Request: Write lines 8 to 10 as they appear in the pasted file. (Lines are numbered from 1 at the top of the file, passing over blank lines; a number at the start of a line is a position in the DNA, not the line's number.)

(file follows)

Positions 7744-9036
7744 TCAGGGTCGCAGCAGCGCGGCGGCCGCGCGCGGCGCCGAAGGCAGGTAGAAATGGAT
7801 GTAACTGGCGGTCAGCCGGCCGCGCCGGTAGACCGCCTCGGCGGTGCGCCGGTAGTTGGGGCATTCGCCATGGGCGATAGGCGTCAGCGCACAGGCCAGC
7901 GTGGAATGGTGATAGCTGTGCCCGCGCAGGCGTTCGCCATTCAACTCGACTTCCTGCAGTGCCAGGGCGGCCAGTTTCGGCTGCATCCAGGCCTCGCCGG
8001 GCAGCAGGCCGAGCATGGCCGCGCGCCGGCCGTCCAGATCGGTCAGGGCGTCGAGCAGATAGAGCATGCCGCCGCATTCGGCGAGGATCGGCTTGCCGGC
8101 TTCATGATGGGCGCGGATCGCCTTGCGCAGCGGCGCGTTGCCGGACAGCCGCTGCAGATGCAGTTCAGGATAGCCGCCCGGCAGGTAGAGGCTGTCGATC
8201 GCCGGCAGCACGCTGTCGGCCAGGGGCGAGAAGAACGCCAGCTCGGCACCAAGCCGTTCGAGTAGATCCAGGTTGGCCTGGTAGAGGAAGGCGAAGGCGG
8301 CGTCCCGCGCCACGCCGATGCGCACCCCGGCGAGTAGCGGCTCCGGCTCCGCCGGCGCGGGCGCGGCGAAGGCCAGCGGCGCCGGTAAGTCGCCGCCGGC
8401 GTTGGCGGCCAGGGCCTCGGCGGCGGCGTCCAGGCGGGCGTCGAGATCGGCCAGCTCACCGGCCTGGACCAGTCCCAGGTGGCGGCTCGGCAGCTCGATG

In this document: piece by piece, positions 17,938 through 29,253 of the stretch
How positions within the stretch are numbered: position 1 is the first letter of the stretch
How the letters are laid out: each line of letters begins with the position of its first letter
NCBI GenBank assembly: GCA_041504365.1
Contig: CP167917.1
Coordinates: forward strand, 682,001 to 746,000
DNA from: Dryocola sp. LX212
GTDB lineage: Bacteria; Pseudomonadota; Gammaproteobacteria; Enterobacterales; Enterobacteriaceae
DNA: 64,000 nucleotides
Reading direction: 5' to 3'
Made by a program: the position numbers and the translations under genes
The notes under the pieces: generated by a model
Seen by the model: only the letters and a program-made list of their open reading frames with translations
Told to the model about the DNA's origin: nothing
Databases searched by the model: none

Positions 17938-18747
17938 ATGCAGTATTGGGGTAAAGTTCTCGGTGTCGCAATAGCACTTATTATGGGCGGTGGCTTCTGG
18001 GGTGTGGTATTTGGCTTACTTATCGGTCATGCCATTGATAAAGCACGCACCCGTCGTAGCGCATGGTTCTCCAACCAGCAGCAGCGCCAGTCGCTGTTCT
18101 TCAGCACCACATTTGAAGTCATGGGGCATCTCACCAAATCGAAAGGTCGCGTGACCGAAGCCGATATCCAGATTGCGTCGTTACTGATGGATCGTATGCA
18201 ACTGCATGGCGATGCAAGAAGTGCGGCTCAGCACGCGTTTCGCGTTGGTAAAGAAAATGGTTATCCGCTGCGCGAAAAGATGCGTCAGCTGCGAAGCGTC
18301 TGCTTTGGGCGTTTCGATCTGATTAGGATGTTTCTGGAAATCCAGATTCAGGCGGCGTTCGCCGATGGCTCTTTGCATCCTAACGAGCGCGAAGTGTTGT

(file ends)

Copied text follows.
8301 CGTCCCGCGCCACGCCGATGCGCACCCCGGCGAGTAGCGGCTCCGGCTCCGCCGGCGCGGGCGCGGCGAAGGCCAGCGGCGCCGGTAAGTCGCCGCCGGC
8401 GTTGGCGGCCAGGGCCTCGGCGGCGGCGTCCAGGCGGGCGTCGAGATCGGCCAGCTCACCGGCCTGGACCAGTCCCAGGTGGCGGCTCGGCAGCTCGATG

In this document: piece by piece, positions 17,938 through 29,253 of the stretch